Each student must take 8 modules of 15 credits = 120 credits. Students may also take 2 modules from another department with the permission of the HOD of Computer Science.





Project Analysis and Design 731




Project Implementation and Testing 732




Adv. Software Engineering 726




Information and Communication Technologies for Development 734




An Introduction to the Internet of Things 735




Artificial Intelligence 737




Cybersecurity 738




Big Data Engineering 736




4IR Special Project (Adv. Machine Learning)




Footnote: *Capita Selecta

* 4IR Special Topics 7xx


Honours Project Documentation Guidelines

Honours Project Documentation Guidelines

In addition to a working program and its source code, you must also author the documents discussed below to gain full credit for the programming project. The fundamental structure of these documents is entirely independent of project, programming language, and operating system. You will find a number of advantages when you pursue a rigid documentation approach to programming. First of all, you will have a firm understanding of the task at hand before you start coding. A good understand of the problem leads to a clean design that tends to have fewer bugs. Always make your goal to program it right the first time! The next advantage is that others will be able to use your documentation to test the program, fix bugs, and make enhancements. In the corporate world, these duties are normally performed by different people and often by different groups within a single company. Therefore, the more detailed, organized, and easy-to-read your documentation is, the more you help other people do their jobs. As you learn to writesolid documentation, you will also come to appreciate reading solid documentation, and will eventually detest reading technical crap (the world is full of poorly written technical books and manuals). In other words, write simply and clearly. The way you write is just as important as the details you present. Always strive to spell correctly and use proper grammar. The campus Writing Center can aid you in this respect.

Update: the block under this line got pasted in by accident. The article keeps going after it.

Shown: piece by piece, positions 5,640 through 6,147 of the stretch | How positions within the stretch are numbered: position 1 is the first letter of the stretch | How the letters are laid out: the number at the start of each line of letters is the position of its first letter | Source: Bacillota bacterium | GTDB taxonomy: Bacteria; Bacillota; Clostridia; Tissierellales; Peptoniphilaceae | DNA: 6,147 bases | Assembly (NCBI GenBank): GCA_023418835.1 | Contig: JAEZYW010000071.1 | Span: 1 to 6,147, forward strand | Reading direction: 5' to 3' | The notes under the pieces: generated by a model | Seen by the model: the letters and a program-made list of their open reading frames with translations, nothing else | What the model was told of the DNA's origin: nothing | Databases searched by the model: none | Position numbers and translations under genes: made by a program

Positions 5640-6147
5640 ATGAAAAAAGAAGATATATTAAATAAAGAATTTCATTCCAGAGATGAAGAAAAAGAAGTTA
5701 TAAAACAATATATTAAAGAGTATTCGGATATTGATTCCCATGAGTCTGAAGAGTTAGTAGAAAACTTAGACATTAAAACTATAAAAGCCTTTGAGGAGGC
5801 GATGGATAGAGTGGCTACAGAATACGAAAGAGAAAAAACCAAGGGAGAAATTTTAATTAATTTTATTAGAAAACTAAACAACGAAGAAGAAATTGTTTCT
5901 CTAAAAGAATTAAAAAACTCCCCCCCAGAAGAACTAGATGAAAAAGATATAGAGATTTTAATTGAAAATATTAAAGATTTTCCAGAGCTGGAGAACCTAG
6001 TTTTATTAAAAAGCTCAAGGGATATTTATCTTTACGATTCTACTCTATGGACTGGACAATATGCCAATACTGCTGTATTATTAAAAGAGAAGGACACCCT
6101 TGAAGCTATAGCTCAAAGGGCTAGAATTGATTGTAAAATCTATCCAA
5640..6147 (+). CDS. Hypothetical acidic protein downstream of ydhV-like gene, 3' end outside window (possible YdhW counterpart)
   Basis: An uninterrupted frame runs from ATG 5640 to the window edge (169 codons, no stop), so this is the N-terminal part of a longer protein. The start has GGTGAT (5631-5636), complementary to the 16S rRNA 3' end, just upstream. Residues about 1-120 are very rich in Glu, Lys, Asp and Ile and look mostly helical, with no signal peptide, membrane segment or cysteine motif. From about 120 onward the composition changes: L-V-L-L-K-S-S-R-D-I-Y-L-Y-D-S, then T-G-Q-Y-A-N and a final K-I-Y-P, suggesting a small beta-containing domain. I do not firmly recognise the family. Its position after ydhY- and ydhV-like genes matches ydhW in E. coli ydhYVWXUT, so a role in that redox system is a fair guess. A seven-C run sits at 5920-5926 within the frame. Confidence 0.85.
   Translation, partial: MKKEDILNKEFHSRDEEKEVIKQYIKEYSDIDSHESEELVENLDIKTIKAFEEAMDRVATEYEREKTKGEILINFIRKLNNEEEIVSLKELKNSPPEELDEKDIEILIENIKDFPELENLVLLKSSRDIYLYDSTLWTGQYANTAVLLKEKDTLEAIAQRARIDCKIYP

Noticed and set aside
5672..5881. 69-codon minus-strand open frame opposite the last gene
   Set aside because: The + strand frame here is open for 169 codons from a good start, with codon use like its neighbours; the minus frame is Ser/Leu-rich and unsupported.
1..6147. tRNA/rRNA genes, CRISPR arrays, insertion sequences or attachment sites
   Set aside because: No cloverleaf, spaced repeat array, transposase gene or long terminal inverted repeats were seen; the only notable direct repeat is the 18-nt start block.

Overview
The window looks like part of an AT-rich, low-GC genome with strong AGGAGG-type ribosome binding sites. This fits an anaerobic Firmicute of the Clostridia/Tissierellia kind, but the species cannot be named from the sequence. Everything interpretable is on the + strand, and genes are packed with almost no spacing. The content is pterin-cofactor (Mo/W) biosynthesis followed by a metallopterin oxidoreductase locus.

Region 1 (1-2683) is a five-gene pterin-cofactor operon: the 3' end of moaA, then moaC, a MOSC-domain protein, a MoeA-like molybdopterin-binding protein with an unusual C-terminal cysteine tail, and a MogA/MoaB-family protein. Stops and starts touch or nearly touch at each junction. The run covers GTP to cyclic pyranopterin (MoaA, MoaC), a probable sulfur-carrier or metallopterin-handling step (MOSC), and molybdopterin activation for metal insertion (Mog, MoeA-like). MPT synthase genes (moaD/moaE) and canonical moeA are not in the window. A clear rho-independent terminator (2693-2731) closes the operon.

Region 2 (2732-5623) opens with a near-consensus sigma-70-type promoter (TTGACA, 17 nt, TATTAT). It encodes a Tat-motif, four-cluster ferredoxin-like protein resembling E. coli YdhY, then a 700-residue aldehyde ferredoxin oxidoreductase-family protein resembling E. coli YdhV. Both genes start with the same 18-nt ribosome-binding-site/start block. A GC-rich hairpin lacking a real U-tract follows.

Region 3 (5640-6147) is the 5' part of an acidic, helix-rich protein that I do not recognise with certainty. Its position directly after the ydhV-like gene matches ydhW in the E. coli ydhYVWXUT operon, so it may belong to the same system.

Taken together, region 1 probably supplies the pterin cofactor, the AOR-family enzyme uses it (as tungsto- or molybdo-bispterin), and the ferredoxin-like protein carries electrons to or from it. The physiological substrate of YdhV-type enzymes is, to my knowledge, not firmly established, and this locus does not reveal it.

Description of the 4 Presentations

Description of the 4 Presentations

First presentation 5 minute talk + 5 minute Questions and Answer (Q&A)

Describe your project: its requirements and your analysis. This presentation should have a maximum of 4-5 slides. Remember, you are talking for only 5 minutes. The slides should be keyword or bullet-based. You may also use diagrams or pictures. Your slides must be on your website. If you don’t have a website yet, contact our webmaster ASAP.

Second presentation 5 minute talk + 5 minute prototype demo + 5 minute Q&A

Give a brief introduction to your project to remind us of what it’s all about. The major thrust of this talk is on the OOA/HLD and OOD/LLD. You should talk to diagrams of the HLD and LLD. Particular emphasis should be given to the OOA/HLD in terms of class and object definitions and their relationships to one another. Flow charts are not enough. Logical systems should be broken down into constituent parts and explained in terms of objects. You should also include a prototype demo. With a GUI-oriented project, the prototype is usually a skeleton. The prototype will vary from project to project.

Third Presentation 5 minute talk + 5 minute demo + 5 minute Q&A

Give a brief introduction to your project to remind us of what it’s all about. The third term mostly concerns implementation, therefore the third talk should discuss your implementation. Also explain the design decisions you had to make and explain why you made them. Discuss the changes you had to make to your UIS, OOA, and OOD based on your experiences doing the coding. Explain how you organised your code, and your approach to implementation overall. This is a good time to also list the tools and languages that you used. You must also give a demo, similar to the last talk, but it should not be a prototype anymore: it should work!

Final Presentation 5 minute talk + 5 minute demo + 5 minute Q&A

Give a brief introduction to your project to remind us of what it’s all about. This presentation must cover the entire spectrum of the project. Walk us through the entire project, from requirements, analysis, interface, design, implementation, but spend roughly half of the talk discussing the test issues and results. You may also want to show what your User’s Guide looks like, but please don’t read it out. Give a demo of the final product.

How Your Presentation is Marked

  • Delivery [10] refers to the use and abuse of communication and spoken skills: body language, gestures, spoken language, word choice, how you handle yourself in front of an audience, etc.
  • Content [10] refers to the arrangement and the content of the presentation: quality and correctness of data, how topics progress from one slide to the next, etc.
  • Audiovisuals [10] refers to having the slides on a web site, in bullets, nicely presented, fonts and colors easy on the eye, demonstrations, etc.